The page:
Role of glutamate receptor-mediated excitotoxicity in bilirubin-induced brain injury in the Gunn rat model

John W. McDonald, Steven M. Shapiro, Faye S. Silverstein, Michael V. Johnston

Research output: Contribution to journalArticlepeer-review

Abstract

Severe hyperbilirubinemia in neonates with prematurity and/or systemic illnesses such as hemolytic disease, acidosis, and hypoxemia enhances their risk for developing cerebral palsy, paralysis of ocular upgaze, and deafness. This neurologic syndrome has been associated with selective neuronal vulnerability in the basal ganglia, certain brainstem nuclei, and Purkinje cells. However, the mechanism by which bilirubin damages neurons remains unclear. In these studies, we found that intracerebral injection of N- methyl-D-aspartate (NMDA), an excitotoxic analogue of glutamate, caused greater injury in jaundiced 7-day-old Gunn (jj) rat pups than in nonjaundiced heterozgous (Nj) littermate controls. NMDA injection caused even greater injury when protein-bound bilirubin was displaced with the sulfonamide drug sulfadimethoxine in jaundiced homozygous pups. In additional experiments, the acute signs of bilirubin-mediated neuronal injury, induced in homozygous (jj) Gunn rats by treatment with sulfonamide, were reduced by concurrent treatment with the NMDA-type glutamate channel antagonist (+)-5-methyl-10,11-dihydro- 5H-dibenzo[a,d]cyclohept-5,10-immune (MK-801, dizocilpine). The results suggest that bilirubin may cause encephalopathy and neuronal injury, at least in part, through an NMDA receptor-mediated excitotoxic mechanism. This conclusion is consistent with clinical observations that bilirubin encephalopathy is synergistically worsened by hypoxemia, which also shares an excitotoxic mechanism of neuronal injury.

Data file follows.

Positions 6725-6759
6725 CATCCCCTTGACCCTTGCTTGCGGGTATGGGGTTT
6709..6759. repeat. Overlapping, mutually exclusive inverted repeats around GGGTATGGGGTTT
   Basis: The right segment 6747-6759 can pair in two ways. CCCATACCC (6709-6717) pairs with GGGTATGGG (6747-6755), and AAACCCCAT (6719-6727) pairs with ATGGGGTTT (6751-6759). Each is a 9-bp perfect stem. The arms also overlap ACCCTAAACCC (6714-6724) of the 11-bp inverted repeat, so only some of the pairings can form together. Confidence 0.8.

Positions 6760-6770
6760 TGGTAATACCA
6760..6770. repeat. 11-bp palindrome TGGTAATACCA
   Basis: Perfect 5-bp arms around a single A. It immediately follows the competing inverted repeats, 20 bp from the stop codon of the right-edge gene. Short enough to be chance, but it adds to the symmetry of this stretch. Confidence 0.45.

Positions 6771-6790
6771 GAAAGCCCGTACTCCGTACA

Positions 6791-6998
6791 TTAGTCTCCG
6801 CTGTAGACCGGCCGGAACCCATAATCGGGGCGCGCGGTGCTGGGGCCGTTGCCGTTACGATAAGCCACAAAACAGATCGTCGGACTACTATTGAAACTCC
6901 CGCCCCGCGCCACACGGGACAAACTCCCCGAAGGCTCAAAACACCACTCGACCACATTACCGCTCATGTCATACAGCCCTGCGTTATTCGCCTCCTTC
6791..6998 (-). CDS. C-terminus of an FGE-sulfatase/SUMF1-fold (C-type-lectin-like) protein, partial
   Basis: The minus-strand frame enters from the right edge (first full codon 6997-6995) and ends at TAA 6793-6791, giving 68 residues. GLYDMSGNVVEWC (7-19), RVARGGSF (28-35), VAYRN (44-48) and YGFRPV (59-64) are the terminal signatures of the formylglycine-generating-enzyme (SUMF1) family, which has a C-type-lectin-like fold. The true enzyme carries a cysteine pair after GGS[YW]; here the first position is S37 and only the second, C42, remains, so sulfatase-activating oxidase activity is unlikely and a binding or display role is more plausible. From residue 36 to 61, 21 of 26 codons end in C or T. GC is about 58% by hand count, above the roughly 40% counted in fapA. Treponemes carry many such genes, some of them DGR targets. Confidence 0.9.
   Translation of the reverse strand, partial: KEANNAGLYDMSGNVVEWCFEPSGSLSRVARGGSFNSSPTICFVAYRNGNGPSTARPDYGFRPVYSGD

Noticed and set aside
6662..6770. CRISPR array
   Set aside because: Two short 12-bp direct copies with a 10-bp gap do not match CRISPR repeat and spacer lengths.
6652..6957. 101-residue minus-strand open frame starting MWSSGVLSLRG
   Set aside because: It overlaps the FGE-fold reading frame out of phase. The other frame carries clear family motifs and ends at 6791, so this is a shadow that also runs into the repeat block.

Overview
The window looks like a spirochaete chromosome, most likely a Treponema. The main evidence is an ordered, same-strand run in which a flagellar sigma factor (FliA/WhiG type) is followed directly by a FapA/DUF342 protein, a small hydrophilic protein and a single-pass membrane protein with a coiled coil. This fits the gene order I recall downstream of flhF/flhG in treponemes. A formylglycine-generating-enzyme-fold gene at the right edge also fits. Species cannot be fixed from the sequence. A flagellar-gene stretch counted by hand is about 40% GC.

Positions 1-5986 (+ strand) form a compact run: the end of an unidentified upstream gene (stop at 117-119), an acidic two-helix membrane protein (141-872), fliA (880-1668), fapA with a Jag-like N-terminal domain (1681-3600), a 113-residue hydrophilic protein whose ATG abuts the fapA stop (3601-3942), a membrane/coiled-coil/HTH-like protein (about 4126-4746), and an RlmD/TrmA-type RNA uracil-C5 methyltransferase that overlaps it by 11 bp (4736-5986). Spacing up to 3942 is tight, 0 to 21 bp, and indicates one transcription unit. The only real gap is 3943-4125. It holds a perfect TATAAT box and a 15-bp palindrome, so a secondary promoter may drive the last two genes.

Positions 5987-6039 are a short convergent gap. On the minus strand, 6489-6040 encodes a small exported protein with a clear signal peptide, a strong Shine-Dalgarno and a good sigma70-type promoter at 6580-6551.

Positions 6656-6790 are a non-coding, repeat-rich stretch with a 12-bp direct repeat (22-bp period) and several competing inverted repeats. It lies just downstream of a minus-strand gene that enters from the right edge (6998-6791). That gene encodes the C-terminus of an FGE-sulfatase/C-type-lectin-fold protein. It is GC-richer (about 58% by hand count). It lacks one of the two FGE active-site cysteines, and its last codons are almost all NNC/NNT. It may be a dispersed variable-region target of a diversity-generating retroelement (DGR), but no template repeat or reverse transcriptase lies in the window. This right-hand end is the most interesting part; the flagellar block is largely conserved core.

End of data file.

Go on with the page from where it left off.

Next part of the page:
Original languageEnglish (US)
Pages (from-to)21-29
Number of pages9
JournalExperimental Neurology
Volume150
Issue number1
DOIs
StatePublished - Mar 1998

Keywords

  • Bilirubin encephalopathy
  • Brain injury
  • Cerebral palsy
  • Glutamate
  • Hyperbilirubinemia
  • Kernicterus
  • NMDA
  • Sulfonamide

ASJC Scopus subject areas

  • Neurology
  • Developmental Neuroscience

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